Saturday, October 11, 2008


Travel is supposed confer an enriched understanding of cultures different to one's own, through a constant exposure to foreign peoples and their strange ways, which one greets at first with surprise or even dismay, and at last with acceptance, resignation or appreciation.

But it is the foreign-ness of Australians abroad (Australia being the place where I've spent most of my adult life) that makes me suffer the most from culture shock. Who are these strange-cultured people and why do they seem to think I'm their new best friend?

The Australians I meet outside of Australia make me wonder if I have ever actually lived in that country at all. They are very much unlike the sorts of people I have spent the last ten years associating with in the cafes and share-houses of Melbourne's inner city suburbs.

And the confronting thing for me is that being an Australian abroad (or in my case, simply having a mild Australian accent) seems to trigger an extraordinary sense of fellowship (“let's go for a drink!”) and trust (“could you mind my passport for me?” “let’s go for a drink!” “can I borrow your toothbrush” etc.) based simply on the commonality, presumably, of having lived in the same country. Fellowship between any humans is nice, I suppose, but this nationalism-tinged variety strikes me as rather false. Back in individualist Australia – a very large country, where strangers on public transport resolutely avoid eye-contact with eachother and social cliques rarely mix - there is rarely such a bond, but cross the border into foreign territory and it's Australians shoulder to shoulder together against the Hun.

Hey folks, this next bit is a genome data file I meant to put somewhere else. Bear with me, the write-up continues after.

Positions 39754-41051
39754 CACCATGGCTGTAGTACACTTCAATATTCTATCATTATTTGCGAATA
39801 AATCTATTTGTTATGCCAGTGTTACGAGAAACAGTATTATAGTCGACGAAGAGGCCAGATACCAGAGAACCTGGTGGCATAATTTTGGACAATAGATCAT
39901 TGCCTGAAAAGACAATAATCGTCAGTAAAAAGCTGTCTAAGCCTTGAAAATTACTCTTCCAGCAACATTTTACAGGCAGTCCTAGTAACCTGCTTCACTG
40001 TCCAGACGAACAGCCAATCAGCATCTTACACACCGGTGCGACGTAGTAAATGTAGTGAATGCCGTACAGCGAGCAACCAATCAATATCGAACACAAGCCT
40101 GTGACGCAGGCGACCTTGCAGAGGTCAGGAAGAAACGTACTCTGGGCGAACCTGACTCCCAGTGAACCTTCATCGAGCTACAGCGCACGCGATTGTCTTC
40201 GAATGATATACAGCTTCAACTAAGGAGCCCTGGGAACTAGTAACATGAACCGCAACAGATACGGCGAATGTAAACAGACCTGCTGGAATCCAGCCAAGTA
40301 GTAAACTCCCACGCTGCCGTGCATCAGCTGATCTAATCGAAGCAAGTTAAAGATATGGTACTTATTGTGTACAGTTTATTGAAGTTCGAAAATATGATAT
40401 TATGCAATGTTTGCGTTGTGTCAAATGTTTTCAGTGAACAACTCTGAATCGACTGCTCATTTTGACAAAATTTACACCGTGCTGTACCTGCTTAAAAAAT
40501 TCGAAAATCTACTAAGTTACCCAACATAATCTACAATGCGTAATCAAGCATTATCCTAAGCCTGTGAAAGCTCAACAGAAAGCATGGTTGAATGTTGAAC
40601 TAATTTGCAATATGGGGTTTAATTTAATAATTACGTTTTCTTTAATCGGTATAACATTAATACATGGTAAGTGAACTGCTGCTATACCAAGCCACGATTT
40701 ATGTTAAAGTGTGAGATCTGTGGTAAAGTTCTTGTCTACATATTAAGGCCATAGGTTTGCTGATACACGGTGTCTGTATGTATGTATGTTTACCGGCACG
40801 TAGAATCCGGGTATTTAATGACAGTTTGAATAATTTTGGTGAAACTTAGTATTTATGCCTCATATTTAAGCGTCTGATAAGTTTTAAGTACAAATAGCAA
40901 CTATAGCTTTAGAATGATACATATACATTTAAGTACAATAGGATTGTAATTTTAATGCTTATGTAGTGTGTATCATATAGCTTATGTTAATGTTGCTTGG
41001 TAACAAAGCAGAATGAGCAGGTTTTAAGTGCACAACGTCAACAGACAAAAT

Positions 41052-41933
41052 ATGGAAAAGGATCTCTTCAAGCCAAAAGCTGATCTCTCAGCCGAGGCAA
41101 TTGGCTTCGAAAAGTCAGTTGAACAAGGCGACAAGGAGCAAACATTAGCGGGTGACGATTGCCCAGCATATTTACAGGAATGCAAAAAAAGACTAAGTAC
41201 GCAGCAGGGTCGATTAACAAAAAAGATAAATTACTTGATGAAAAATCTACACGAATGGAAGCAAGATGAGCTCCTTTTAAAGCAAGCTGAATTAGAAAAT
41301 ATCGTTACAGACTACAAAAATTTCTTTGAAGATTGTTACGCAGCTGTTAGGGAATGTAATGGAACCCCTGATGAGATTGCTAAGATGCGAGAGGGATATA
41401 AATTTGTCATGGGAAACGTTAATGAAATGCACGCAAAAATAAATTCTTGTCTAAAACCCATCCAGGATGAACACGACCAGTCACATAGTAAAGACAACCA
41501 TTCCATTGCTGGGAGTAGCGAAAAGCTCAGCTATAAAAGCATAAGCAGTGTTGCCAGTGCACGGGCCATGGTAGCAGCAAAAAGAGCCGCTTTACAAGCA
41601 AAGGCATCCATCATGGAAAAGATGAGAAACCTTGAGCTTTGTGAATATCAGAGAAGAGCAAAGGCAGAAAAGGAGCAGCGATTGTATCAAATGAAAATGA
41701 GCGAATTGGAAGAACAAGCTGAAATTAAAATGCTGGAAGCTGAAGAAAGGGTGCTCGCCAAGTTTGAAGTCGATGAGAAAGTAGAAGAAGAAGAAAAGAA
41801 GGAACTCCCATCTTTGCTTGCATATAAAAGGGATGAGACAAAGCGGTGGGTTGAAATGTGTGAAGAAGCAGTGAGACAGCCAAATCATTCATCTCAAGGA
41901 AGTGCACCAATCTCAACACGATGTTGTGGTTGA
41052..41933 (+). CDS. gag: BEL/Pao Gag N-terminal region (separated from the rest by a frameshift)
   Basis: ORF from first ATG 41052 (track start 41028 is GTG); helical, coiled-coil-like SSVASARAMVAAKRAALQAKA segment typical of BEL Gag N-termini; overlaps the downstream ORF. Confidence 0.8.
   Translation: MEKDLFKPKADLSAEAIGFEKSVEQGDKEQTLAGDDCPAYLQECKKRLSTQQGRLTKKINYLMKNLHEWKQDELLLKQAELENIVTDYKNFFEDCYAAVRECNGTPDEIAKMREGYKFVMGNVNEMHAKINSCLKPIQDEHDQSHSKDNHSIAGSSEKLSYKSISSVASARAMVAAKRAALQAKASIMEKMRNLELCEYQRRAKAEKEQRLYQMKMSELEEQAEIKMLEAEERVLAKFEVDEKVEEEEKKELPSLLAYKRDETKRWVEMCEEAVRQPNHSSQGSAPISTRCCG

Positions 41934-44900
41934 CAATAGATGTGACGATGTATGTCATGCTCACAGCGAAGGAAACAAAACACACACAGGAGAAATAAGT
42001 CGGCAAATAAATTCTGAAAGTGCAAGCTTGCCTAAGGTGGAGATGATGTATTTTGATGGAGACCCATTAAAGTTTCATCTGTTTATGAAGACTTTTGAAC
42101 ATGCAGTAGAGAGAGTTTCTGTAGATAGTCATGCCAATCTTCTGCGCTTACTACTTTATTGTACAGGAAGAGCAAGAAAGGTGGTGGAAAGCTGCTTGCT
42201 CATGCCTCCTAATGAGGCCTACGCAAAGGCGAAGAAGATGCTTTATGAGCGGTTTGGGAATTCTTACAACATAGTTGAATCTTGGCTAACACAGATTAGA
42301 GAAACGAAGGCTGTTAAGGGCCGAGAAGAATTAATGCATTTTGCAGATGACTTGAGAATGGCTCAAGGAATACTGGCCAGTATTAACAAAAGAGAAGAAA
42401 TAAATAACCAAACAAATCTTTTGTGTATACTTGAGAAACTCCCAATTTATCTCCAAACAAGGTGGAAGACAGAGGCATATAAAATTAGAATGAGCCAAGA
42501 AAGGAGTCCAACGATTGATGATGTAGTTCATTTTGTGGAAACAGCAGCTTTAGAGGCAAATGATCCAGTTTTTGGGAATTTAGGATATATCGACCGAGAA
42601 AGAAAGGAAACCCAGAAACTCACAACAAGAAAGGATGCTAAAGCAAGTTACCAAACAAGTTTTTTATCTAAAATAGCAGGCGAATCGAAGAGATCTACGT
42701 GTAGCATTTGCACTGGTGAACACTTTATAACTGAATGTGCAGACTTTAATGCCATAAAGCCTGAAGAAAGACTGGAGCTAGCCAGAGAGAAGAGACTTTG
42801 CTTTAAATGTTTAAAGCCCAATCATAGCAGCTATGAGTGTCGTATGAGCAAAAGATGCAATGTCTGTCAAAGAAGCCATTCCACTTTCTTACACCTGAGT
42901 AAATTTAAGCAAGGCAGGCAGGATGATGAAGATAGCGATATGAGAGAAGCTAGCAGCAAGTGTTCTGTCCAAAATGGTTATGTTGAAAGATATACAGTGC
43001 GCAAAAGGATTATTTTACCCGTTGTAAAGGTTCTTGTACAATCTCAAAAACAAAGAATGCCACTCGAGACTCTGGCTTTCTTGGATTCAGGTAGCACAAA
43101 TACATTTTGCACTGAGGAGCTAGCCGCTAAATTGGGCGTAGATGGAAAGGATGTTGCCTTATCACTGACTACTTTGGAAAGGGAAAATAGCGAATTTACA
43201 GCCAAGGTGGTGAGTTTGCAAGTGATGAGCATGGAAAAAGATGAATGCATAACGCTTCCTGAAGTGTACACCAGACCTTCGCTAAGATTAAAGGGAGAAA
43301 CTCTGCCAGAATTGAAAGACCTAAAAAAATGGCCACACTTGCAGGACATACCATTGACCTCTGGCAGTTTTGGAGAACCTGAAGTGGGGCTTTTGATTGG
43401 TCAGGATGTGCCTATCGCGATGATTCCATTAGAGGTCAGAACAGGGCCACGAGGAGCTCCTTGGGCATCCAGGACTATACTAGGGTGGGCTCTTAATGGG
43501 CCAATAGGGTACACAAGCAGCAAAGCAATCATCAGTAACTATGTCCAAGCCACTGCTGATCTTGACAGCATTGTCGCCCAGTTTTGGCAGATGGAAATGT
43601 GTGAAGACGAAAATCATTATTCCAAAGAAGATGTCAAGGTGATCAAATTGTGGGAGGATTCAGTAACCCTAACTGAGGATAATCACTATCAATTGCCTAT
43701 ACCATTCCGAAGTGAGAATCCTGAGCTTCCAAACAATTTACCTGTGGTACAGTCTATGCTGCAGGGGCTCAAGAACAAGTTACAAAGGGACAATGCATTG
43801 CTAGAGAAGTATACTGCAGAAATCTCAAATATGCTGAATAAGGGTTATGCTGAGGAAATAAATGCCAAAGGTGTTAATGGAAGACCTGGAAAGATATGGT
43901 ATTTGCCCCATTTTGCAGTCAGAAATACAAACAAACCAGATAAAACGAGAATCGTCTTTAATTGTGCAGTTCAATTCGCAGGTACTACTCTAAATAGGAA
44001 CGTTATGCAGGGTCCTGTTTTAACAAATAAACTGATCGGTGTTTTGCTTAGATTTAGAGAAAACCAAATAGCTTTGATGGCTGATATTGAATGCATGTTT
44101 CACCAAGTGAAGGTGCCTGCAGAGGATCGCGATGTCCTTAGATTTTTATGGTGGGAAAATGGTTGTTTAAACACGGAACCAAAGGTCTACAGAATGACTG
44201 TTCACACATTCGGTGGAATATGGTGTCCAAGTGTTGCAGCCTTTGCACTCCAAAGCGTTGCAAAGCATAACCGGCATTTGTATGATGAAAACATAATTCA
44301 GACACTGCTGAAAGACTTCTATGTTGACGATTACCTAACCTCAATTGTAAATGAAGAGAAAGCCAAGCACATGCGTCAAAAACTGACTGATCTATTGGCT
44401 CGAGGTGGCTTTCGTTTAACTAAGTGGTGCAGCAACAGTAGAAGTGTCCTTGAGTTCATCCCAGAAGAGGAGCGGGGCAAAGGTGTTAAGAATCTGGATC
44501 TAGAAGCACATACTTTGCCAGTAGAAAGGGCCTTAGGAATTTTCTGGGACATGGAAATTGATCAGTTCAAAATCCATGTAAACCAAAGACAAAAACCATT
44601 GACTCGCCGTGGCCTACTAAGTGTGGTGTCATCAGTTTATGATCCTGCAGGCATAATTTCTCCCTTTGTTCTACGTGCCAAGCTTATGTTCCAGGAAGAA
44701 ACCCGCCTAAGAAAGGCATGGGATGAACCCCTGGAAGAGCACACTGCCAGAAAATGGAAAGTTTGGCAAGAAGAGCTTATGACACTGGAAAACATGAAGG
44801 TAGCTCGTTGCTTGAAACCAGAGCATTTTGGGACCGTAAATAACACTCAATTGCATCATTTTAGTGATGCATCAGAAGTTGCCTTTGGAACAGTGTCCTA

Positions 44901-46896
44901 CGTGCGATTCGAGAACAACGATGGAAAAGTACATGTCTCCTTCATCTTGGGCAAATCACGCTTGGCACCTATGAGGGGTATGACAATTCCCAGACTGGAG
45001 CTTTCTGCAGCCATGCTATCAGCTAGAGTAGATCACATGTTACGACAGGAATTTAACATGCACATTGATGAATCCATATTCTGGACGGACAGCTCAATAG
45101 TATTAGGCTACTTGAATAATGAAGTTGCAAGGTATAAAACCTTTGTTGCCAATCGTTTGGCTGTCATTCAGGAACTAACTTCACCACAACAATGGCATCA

2 Comments:

At 12:31 am, Blogger The Rantolotl said...

I'm actually beginning to wonder if this is an Australia-only phenomenon. when I've directed travelling brits towards other travelling brits, they've just looked at me like I'm a bit strange - but if you were to do that with Australians, there'd be a round of lagers on the table faster than you could possibly even shake hands.

That said, there's something a little bit fun about it that I think completes the Australian travelling experience.

Incidently, Victorians seem to do the same thing when in other states. "Oh god, you're Victorian? From Frankston? Ah. Well, at least you can appreciate a good coffee."

 
At 1:22 am, Anonymous Anonymous said...

I think that the disjuncture is that you didn't live in "Australia" you lived in Melbourne. They are not the same thing...

 

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